“We both stress the real presence of Christ in the sacrament, and for us that is quite sufficient. Both of us have already had eucharistic hospitality for all the baptized, so this is not a new part of our growing together. It is an official recognition of it, even though we have been doing it for quite a while.”

The formal agreement on eucharist sharing set the stage for the commitment to work toward full communion by the year 2001.

According to Morgan, full communion will include recognition of the other’s clergy, allowing for interchangeability of ministry between Anglican and Lutheran clergy. It also means interchangeability of liturgy and membership between the member churches. This has implications for areas like Saskatchewan with its large rural population. It will mean that in both rural and urban communities where there are ELCIC and Anglican churches, one clergyperson may serve both.

Morgan says this interchangeability means there is a recognition between the two churches that each has preserved the apostolic faith and ministry.

“We recognize in the Lutheran Church the apostolic order within the form of ministry they have embraced, and that they have guarded the apostolic faith, proclaimed the evangel, and maintained the Word and Sacraments in the same way that we understand the Anglican Church to have done. We both recognize that the apostolic faith is not guarded just by the lineage of the ordained clergy but by the whole church.”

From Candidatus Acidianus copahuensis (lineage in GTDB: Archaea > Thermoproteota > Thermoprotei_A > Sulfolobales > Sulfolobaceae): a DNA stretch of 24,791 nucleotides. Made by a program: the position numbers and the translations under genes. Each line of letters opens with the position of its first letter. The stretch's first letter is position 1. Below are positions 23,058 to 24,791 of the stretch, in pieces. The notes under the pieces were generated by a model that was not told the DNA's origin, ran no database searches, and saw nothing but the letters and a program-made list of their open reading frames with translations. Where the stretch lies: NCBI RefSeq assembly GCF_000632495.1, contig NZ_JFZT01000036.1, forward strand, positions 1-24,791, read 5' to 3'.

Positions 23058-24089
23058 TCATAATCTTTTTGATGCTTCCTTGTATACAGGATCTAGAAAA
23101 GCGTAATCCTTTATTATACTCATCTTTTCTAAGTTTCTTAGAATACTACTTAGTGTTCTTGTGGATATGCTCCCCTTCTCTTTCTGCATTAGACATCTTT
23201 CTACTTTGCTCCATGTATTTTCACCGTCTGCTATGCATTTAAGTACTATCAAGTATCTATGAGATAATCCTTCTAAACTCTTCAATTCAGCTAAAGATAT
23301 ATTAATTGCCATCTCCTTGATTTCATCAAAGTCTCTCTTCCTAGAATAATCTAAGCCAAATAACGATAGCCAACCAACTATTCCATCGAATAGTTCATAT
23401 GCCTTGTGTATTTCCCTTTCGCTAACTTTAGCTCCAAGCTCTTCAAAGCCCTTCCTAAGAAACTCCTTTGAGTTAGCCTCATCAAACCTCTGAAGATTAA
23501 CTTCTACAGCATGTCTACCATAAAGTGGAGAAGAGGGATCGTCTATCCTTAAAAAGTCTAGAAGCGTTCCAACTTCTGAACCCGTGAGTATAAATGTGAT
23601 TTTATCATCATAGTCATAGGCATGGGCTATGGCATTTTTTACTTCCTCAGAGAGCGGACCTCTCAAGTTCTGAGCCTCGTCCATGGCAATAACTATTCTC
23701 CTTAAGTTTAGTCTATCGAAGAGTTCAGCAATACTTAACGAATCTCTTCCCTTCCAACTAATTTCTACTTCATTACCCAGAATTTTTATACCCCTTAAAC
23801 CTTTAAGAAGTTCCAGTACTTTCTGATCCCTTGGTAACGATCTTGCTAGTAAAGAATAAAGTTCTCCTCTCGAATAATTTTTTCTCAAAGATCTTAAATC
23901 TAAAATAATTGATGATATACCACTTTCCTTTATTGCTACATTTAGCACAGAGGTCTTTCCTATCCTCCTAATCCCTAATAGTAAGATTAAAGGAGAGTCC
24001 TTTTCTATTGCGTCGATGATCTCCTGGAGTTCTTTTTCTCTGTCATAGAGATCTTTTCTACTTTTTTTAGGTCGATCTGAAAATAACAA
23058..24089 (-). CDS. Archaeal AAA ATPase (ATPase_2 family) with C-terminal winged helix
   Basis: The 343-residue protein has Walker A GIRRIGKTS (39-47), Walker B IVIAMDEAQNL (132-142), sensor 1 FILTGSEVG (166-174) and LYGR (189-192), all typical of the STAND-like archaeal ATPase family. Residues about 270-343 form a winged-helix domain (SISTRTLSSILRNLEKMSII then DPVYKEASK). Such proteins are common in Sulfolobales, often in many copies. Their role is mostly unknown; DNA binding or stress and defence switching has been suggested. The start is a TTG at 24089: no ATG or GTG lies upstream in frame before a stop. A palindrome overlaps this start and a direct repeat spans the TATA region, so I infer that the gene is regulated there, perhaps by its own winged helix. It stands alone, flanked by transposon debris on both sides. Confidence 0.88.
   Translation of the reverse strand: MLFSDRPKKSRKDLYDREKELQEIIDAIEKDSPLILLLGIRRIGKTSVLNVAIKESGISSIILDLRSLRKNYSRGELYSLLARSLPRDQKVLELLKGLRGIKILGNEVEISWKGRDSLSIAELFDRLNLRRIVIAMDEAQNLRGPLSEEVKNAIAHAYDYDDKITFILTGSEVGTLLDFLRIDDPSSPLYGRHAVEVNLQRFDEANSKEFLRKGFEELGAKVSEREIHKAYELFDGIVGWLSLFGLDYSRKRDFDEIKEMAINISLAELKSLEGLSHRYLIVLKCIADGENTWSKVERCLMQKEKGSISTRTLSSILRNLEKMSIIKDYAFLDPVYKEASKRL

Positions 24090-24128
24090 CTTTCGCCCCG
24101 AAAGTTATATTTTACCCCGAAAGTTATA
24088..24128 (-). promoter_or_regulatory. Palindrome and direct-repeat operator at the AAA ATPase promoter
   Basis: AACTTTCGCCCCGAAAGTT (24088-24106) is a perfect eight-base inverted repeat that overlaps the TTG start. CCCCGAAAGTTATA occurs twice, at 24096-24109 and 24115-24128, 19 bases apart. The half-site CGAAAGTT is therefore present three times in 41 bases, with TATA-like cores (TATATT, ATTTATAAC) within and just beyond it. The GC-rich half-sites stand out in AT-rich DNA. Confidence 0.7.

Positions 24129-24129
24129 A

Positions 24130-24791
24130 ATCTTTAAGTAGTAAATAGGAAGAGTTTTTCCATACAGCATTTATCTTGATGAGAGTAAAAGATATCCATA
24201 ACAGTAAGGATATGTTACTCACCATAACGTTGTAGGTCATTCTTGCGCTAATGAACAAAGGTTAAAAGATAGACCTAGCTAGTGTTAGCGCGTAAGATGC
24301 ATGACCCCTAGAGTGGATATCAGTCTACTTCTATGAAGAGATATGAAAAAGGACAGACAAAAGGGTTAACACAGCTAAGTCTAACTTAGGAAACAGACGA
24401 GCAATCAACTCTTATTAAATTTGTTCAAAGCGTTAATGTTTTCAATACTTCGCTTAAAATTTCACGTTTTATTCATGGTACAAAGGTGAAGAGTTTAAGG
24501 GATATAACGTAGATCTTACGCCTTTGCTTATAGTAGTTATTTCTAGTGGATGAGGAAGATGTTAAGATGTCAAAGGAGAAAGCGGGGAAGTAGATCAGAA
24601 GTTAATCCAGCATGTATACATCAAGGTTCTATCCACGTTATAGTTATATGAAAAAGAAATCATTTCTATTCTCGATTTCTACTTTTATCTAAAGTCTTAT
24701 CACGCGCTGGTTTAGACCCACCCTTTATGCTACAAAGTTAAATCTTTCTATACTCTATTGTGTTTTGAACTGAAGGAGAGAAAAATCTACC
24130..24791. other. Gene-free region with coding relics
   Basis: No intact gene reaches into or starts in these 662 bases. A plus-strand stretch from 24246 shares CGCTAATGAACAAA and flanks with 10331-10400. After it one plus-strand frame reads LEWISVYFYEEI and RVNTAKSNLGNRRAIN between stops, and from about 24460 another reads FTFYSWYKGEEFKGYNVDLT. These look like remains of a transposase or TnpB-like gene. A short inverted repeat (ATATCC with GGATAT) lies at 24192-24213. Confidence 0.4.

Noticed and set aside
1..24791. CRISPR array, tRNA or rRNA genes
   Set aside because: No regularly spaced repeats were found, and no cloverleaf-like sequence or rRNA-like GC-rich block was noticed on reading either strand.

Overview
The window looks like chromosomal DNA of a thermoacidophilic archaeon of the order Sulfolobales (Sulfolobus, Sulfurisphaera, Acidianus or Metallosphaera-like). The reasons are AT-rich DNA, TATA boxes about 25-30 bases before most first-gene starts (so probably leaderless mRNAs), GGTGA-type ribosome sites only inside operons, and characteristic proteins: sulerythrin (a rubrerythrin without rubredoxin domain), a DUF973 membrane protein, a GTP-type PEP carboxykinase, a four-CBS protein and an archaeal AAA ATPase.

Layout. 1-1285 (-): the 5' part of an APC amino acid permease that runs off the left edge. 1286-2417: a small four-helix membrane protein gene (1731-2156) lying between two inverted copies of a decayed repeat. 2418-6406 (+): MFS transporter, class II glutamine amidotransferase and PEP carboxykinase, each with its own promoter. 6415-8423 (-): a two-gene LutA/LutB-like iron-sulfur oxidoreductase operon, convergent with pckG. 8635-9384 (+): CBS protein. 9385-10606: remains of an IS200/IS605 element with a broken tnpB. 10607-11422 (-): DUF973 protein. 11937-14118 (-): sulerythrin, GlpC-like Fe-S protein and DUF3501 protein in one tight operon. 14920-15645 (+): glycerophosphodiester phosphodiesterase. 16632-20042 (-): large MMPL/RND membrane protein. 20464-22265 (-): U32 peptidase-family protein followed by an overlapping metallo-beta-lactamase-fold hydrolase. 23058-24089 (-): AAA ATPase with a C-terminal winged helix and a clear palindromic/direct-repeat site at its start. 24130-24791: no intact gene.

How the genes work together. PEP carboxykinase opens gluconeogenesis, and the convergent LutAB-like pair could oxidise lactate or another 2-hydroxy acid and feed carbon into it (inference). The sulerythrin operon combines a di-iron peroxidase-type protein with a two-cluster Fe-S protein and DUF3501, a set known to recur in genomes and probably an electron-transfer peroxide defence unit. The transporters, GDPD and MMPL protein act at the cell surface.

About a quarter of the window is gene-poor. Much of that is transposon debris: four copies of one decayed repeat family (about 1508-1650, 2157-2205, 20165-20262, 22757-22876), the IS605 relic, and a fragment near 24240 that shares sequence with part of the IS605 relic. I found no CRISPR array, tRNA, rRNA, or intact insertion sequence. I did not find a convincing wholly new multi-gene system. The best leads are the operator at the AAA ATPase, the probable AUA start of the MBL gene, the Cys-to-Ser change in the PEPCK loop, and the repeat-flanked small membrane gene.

However, Morgan hastens to add that full communion does not mean there will be structural union of the two churches as there was at union for the churches that joined to become the United Church.

“I think it is significant that we are not going the route of organizational union where it could founder in trying to bring together the canons, constitutions and confessional documents. That might happen one day, but that is not part of what is happening right now.”

Grundahl goes on to point out that this agreement does not include all Lutherans in Canada.

“There are two major Lutheran churches in North America. The ELCIC represents about two-thirds of the Lutherans in Canada. The other one-third are members of the Lutheran Church Canada, which is the same as the Lutheran Church Missouri Synod in the United States. They are not a part of this growing together. There are another five per cent of Lutherans in a dozen or more other tiny Lutheran groups. These are not involved in this either.”

In fact, Grundahl says, there are closer ties between ELCIC and the Anglican Church than with fellow Lutherans in Canada.

Grundahl and Morgan say the formal agreement for full communion between the ELCIC and Anglican Church of Canada is expected to be approved, and fully implemented, at the national conventions of the two churches scheduled to occur simultaneously in 2001.

Posted: May 2, 1998 • Permanent link:
Categories: NewsIn this article: Anglican Church of Canada, Christian unity, ecumenism, Evangelical Lutheran Church in Canada, full communion, Lutheran
Transmis : 2 mai 1998 • Lien permanente :
Catégorie : NewsDans cet article : Anglican Church of Canada, Christian unity, ecumenism, Evangelical Lutheran Church in Canada, full communion, Lutheran